China's Competitiveness: Myths, Realities, and Lessons for the United States and Japan

Chinese companies have emerged to challenge traditionally dominant international firms. CSIS and Japan’s 21st Century Public Policy Institute have looked at the cases of five such firms, examining the factors that led to their rise, their current state of

Papers

Analysis and Policy Recomendations

China's Industrial Policymaking Process

LenovoHuawei

LenovoLenovo

SuntechSuntech

Shanghai AutoShanghai Auto

 

Shanghai AutoChina South Locomotive & Rolling Stock

About

The growth of the Chinese economy, particularly in the last 20 years, has been staggering. Until recently, much of this growth had come from producing labor-intensive, low value-added goods. Today, however, Chinese competitiveness is no longer confined to lower-end production. Chinese policymakers are laser focused on helping Chinese firms move up the industrial value chain. Moreover, policymakers have made explicit the goal of assisting the international expansion of Chinese firms in a desire to “go global” and have made efforts to build internationally recognizable brands commensurate with China’s growing global clout. These policy goals have at times struck decidedly nationalistic and protectionist tones, raising concerns globally in both corporate and government sectors.

Now, a number of Chinese companies have emerged to challenge traditionally dominant international firms. CSIS and Japan’s 21st Century Public Policy Institute have looked at the cases of five such firms (Huawei, Lenovo, Suntech, Shanghai Auto, and China South Locomotive & Rolling Stock), examining the factors that led to their rise, their current state of competitiveness, and the policy implications. In addition to the case studies, a report was also done on the Chinese industrial policymaking process. The policymaking report serves as both a primer on the policymaking process and also provides an in depth look at actual cases, including the strategic emerging industries policy development.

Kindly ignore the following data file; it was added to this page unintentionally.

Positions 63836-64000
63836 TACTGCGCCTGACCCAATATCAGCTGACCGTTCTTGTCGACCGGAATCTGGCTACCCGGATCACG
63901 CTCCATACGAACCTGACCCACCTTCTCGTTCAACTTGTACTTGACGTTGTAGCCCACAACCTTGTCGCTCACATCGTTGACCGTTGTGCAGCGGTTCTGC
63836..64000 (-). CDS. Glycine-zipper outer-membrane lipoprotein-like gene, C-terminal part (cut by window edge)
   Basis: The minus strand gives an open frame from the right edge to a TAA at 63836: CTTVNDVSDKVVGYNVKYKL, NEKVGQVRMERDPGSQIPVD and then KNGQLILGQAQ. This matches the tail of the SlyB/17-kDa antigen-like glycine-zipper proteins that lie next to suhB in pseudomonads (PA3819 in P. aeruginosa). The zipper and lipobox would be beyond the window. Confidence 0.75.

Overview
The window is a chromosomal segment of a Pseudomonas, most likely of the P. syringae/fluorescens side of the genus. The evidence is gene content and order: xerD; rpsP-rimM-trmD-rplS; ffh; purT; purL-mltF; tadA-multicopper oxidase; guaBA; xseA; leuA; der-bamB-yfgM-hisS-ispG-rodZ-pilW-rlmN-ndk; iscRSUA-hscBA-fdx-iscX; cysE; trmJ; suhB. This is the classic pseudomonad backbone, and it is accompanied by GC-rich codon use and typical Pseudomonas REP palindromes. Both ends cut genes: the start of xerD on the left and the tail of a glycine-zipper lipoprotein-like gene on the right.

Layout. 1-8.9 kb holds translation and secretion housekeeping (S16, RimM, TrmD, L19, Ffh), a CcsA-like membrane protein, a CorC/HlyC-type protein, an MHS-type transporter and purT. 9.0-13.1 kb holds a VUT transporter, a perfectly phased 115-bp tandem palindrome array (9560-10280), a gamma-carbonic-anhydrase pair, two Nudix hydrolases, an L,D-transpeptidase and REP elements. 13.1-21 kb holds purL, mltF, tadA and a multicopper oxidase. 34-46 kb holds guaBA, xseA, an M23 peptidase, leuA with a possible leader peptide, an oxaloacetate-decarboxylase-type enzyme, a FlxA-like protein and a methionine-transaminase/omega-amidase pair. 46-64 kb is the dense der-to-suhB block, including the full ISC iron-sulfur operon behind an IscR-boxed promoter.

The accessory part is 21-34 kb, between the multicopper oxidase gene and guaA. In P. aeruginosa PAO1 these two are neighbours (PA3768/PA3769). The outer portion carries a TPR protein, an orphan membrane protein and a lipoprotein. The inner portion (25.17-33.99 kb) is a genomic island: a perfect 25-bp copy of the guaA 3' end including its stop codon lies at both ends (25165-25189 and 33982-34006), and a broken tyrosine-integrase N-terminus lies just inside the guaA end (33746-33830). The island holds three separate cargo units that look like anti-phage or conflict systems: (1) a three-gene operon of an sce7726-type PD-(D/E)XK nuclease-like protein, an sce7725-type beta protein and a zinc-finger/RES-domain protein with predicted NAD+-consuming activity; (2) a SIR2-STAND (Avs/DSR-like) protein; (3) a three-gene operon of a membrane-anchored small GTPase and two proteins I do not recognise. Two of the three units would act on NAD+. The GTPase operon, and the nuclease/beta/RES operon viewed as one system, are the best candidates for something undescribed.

This project was made possible by generous support from the Sasakawa Peace Foundation.

Project Directors

Kiyo Aburaki
21st Century Public Policy Institute

Nathaniel Ahrens
Center for Strategic and International Studies

Project Commissioners:

Masashi Adachi
21st Century Public Policy Institute

Nate Dalton
Affiliated Managers Group

Charles Freeman
Pepsico

Michael Green
Center for Strategic and International Studies

Kazumasa Kusaka
University of Tokyo

James Lewis
Center for Strategic and International Studies

Tomoo Marukawa
University of Tokyo

Ryoji Nakagawa
Ritsumeikan University

Daniel Rosen
Rhodium Group and Peterson Institute for International Economics